• Chris Jennings, former health care policy adviser during the Obama administration
  • Rep. Robin Kelly (D-IL), who sits on the House Energy and Commerce Committee

Immigration

Sanders’s picks:

  • Marielena Hincapié, task force co-chair and executive director of the National Immigration Law Center
  • Marisa Franco, director of progressive Latinx group Mijente
  • Javier Valdés, co-executive director of progressive immigration group Make the Road

Biden’s picks:

  • Rep. Lucille Roybal-Allard (D-CA), task force co-chair and an original co-author of the Dream Act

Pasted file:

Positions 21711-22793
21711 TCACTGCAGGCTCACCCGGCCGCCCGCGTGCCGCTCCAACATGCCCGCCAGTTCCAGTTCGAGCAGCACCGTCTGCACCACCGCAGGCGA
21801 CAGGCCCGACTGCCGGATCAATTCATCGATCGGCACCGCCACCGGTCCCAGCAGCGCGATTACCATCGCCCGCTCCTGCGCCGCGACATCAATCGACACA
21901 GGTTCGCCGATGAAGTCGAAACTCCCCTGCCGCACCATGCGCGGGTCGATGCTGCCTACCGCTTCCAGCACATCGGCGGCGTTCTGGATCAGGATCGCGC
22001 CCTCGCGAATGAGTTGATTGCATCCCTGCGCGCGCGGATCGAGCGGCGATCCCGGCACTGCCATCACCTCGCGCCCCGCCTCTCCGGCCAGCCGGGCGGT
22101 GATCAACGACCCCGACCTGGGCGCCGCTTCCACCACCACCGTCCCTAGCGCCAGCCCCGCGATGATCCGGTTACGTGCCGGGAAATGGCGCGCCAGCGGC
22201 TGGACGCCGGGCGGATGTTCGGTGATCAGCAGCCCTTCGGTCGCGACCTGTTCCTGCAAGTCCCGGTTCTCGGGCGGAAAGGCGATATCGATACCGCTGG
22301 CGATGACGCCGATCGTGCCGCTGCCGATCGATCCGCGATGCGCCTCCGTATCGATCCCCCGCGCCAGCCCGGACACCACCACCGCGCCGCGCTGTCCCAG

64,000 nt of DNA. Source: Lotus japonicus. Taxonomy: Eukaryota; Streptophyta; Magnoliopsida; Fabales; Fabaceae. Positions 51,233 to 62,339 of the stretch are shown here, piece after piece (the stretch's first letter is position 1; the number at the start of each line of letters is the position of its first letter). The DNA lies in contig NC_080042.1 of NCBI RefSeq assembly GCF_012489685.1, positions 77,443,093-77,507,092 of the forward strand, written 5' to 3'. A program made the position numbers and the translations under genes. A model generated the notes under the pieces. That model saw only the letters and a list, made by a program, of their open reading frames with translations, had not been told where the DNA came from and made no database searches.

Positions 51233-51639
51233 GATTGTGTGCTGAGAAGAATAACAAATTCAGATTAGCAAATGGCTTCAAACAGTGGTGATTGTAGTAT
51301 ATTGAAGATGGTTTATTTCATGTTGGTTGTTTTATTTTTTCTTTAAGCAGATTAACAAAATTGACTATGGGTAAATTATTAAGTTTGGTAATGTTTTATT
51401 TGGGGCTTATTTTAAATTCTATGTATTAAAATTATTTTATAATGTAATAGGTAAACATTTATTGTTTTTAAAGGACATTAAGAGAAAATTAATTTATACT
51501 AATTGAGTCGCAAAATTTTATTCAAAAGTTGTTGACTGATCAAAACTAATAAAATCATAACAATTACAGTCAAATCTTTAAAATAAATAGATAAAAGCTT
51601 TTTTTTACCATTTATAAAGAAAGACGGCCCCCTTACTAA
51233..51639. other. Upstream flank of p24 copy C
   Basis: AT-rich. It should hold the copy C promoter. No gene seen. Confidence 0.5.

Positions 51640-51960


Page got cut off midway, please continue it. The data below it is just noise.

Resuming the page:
• Cristóbal Alex, Biden campaign adviser
  • Rep. Veronica Escobar (D-TX)
  • Juan Gonzalez, adviser to Vice President Biden
  • Nevada Lt. Gov. Kate Marshall

This came via Portside from Ella Nilson on Vox: Ella Nilsen covers Congress and the Democrats for Vox. Before coming to Vox, she worked at the Concord Monitor newspaper in New Hampshire, where she covered Bernie Sanders and Donald Trump in the 2016 primary.